Prof Michael Schmitt will speak about Willi Henning, who is considered the founder of phylogenetic systematics, also known as cladistics.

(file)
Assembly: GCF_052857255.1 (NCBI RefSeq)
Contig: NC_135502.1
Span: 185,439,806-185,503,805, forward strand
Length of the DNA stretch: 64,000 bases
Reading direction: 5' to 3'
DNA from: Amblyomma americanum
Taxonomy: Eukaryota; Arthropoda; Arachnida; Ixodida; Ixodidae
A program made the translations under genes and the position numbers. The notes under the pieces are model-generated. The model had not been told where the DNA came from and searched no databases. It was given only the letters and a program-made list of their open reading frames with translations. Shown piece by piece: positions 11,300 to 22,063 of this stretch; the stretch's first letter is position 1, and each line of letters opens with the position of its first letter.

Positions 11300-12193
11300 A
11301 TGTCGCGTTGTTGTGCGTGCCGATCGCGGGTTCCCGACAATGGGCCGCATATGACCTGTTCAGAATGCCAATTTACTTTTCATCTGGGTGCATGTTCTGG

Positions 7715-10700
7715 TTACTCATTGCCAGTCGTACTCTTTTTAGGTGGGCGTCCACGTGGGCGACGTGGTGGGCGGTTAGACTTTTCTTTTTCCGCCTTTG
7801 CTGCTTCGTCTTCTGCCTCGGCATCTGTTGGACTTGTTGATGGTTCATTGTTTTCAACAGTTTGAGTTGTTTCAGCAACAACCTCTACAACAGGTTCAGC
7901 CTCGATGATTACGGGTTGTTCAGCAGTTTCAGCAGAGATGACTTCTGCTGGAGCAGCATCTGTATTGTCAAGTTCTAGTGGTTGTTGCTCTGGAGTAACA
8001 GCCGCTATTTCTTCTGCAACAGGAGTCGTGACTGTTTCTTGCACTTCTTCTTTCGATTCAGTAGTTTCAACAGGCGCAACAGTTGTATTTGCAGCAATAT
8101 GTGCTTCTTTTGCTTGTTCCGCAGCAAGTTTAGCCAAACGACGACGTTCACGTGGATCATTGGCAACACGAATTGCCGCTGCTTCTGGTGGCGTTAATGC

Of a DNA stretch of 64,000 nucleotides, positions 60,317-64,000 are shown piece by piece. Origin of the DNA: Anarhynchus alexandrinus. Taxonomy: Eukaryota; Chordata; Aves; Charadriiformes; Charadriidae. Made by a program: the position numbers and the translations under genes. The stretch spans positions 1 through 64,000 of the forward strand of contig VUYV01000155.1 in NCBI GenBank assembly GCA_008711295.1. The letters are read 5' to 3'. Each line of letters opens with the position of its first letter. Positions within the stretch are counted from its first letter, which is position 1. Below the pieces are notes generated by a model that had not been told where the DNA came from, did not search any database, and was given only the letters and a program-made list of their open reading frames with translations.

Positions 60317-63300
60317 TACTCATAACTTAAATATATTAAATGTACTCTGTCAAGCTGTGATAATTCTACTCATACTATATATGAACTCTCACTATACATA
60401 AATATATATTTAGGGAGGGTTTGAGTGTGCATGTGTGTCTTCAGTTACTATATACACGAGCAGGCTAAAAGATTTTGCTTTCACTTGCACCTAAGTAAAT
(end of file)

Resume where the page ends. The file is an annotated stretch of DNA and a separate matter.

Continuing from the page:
Like everything in science, Willi Hennig’s Phylogenetic Systematics was discussed, criticised, modified, and further refined after its original publication and even – if not essentially – after his death in 1976. Whether or not the basic elements of Hennig’s approach have been dismissed or conserved in relevant post-1976 methodological developments is studied here by comparison of statements pertaining to several crucial terms and aspects: relationship, monophyly, apomorphy, principles of grouping, character polarisation, weighting characters, homology, ancestors, species as individuals, definition of phylogeny, and the graphical representation of phylogenetic hypotheses. The concepts of ‘relationship’, ‘monophyly’, and ‘apomorphy’, individuality of species, and the principles of grouping taxa are effectively the same. The role of character weighting, the concept of homology, the importance of ancestors and the definition of ‘phylogeny’ differ slightly to substantially between Hennig’s original writings and modern cladistic usage. Crucial differences lay only in the method of character polarisation and in the relation between cladograms and trees.